But the point is the song had a pretty powerful effect on me. And the reason for its effect is that it was telling a story. Stories just have a primal power, and stories in songs are among the most compressed examples of storytelling. The only types of stories which are more compressed that I can think of are jokes and anecdotes. And, at least as far as jokes and songs are concerned, compressing the story into a shorter space (fewer words) seems to increase its punching power accordingly. (Anecdotes less so. But the very word “anecdote” always reminds me of Steve Martin’s outburst to John Candy in Planes, Trains and Automobiles, having listened to him drawling on pointlessly for hours: “You know everything is not an anecdote. You have to discriminate. You choose things that are funny or mildly amusing or interesting. You’re a miracle! Your stories have NONE of that. … And by the way, you know, when you’re telling these little stories? Here’s a good idea — have a POINT. It makes it SO much more interesting for the listener!” (See imdb for the full quote.) It’s the frustration he feels that proves the power of anecdotes, in this instance through their lack of story.)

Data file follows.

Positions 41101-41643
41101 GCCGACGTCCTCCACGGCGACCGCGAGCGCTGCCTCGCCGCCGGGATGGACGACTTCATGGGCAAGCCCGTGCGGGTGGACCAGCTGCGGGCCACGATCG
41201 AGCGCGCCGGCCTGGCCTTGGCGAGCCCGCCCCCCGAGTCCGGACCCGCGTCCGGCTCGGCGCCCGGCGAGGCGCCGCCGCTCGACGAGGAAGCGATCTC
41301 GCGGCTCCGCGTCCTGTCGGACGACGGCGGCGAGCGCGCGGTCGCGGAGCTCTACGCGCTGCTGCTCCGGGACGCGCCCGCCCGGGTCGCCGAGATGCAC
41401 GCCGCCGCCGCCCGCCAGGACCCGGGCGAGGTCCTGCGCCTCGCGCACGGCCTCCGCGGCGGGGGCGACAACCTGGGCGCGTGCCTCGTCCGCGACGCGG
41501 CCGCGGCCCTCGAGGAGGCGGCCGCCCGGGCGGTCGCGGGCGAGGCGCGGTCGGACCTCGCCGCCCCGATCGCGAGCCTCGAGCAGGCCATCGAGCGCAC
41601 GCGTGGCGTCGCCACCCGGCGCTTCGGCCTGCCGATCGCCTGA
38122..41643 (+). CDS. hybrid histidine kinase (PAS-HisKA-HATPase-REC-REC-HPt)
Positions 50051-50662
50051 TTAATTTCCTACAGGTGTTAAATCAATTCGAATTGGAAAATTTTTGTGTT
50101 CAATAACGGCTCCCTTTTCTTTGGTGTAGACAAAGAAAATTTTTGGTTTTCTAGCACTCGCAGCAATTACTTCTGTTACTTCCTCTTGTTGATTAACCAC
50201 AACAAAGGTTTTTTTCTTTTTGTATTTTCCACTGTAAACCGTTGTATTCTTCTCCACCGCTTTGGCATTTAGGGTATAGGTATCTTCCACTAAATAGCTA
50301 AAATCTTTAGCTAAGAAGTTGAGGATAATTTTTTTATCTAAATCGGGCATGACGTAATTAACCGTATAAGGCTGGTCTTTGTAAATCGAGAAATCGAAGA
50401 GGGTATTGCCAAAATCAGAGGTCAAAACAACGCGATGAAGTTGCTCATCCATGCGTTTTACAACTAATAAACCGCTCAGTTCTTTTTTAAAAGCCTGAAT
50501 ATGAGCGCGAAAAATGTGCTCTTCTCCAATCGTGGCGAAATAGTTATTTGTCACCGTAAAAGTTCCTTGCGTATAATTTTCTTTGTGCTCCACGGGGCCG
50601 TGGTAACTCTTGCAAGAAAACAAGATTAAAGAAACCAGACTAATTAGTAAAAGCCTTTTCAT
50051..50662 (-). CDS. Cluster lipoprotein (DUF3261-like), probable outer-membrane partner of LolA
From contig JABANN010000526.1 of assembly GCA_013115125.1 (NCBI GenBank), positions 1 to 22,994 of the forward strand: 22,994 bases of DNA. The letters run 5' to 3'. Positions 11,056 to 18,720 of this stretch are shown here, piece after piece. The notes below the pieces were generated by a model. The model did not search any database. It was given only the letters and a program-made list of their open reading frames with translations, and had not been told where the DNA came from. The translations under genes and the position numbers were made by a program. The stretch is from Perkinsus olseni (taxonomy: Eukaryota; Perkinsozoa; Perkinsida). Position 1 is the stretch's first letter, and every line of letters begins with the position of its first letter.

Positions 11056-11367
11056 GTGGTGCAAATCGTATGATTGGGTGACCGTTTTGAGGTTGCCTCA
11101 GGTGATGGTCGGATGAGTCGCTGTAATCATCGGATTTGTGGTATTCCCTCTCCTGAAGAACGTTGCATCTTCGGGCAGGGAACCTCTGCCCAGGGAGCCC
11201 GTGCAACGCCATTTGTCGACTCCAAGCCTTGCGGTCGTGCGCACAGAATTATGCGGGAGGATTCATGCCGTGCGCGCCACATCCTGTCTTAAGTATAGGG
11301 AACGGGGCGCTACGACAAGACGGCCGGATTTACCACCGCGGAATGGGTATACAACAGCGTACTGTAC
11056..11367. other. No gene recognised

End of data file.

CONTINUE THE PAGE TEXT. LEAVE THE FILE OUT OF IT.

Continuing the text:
There’s something about a song which contains even a hint of a story that compels you to listen. I’ve heard “Coward of the County” countless times, but if I hear it, I still have to listen. Same goes for “A Boy Named Sue”, and the same goes for any number of others. Even ones I don’t particularly like as music. As in, “The Devil went down to Georgia, he was looking for a soul to steal.” Argh! Endless fiddling! But it’s got a story. Or “The bravest animals in the land are Captain Beaky and his band…” Funny the first time, just slightly irritating the tenth — but still, you can’t help but listen.